NEW YORK (Dec. 3)
Property of German Jews suspected of intending to go abroad permanently has already been seized without legal formalities, the New York Times reported today in a Berlin dispatch giving additional details of the new exchange law empowering such action by the Exchange Control Service.
The law gives the Exchange Control Service the right to seize and administer the fortune and property of any citizens suspected of an intention to go abroad permanently, the Times dispatch states. According to the report, an addendum to the law provides that even suspicion is not necessary, thus relieving the exchange control functionaries of the “embarrassing business of proving their suspicions in the courts.”
The report continues:
“Those whose bank accounts, securities and other property are taken over under this decree can employ their property or any portion of it only with specific permission of exchange officials.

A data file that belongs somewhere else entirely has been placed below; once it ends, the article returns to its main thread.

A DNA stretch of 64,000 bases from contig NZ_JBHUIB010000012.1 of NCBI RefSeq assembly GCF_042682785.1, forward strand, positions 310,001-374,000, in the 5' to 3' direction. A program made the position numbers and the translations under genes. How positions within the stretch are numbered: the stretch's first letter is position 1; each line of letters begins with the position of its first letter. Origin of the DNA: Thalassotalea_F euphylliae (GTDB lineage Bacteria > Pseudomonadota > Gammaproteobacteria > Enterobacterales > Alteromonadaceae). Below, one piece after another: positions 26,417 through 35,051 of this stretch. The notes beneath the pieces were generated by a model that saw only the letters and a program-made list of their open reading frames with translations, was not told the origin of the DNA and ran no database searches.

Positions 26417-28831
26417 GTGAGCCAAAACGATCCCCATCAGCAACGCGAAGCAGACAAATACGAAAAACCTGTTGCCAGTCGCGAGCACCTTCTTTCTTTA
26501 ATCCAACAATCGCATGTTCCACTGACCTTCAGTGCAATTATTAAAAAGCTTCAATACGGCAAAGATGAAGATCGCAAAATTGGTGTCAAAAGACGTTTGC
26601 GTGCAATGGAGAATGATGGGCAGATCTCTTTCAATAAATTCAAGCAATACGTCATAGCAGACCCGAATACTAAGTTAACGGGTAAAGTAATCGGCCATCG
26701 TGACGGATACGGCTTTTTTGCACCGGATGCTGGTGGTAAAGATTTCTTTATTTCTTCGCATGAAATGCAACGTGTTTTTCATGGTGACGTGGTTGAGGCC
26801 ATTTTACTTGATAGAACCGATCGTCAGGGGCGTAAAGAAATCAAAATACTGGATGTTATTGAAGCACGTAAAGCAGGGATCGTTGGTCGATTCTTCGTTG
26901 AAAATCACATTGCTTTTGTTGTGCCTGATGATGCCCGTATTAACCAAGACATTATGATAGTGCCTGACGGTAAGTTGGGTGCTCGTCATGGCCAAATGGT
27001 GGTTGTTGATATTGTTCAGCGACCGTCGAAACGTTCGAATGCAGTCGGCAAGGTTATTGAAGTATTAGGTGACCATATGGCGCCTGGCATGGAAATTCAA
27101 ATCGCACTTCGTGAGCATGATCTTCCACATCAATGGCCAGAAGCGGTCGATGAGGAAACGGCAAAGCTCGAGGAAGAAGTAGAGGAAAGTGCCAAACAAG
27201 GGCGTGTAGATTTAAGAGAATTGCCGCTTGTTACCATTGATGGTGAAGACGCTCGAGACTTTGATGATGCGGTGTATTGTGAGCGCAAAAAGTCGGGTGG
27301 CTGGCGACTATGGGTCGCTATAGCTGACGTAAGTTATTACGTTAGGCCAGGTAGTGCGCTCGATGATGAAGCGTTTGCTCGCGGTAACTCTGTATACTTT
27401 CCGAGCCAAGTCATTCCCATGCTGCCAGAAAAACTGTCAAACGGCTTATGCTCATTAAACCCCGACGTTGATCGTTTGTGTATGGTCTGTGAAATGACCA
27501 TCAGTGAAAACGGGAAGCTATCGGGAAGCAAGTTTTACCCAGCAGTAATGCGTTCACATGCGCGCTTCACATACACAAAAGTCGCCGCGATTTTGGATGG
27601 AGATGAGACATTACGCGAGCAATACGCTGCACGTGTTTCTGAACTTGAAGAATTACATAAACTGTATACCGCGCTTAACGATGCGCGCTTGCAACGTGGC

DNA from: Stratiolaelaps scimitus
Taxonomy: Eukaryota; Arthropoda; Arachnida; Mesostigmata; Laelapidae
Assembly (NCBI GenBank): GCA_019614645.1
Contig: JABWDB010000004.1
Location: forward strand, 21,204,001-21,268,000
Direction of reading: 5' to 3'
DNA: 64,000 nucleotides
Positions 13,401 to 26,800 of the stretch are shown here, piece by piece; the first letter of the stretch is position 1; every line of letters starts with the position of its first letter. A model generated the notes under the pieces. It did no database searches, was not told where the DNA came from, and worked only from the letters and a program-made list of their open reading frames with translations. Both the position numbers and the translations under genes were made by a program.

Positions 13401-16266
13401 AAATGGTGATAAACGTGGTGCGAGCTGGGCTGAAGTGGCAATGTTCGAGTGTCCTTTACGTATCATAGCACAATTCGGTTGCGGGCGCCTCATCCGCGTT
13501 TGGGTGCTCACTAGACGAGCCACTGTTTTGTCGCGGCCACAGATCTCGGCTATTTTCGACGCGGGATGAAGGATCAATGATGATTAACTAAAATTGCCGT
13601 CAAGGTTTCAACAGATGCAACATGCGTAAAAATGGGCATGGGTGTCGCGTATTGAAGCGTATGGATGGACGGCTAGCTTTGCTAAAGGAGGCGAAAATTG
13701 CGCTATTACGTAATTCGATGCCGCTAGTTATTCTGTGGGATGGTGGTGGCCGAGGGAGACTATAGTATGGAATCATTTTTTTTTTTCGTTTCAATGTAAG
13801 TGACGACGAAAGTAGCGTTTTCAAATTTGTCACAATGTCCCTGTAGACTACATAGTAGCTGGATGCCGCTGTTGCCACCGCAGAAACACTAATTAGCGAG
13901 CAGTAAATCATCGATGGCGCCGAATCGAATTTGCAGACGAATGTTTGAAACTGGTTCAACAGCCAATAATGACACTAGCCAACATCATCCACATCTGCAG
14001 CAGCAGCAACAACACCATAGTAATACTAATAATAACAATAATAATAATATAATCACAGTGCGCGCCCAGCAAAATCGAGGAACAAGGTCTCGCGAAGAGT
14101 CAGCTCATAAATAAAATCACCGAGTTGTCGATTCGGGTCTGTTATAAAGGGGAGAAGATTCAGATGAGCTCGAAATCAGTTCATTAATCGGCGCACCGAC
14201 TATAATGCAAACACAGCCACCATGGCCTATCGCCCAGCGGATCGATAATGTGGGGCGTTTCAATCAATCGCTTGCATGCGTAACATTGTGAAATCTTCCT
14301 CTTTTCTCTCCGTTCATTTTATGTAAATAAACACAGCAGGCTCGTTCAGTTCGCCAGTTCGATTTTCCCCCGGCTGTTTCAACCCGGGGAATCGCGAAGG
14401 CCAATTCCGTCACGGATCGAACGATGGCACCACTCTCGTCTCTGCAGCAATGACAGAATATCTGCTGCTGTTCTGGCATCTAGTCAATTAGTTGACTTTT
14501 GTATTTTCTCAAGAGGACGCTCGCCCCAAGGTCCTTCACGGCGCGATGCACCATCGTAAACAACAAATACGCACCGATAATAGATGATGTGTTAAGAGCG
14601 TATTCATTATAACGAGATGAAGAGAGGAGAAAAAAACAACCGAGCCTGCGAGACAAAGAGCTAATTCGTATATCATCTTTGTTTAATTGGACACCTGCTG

“The new law was published along with a long list of stricter amendments in the general foreign exchange control regulations.
“The process of seizure and administration of the holdings of suspected persons has been, in the case of Jews, already applied without benefit of formal law. Some time ago Jews suspected of a desire to flee the Reich were ordered to deposit a certain percentage of their fortunes with a Reichsbank subsidiary.
“While the new law was created solely for purposes of exchange control in theory at least there is nothing to prevent the regime from employing it against any one for any reason. Apparently there is no limit on the period of time private property may be sequestered in this fashion. An appeal to the review boards of the Foreign Exchange Control Administration is possible, but apparently there can be no appeal to the courts.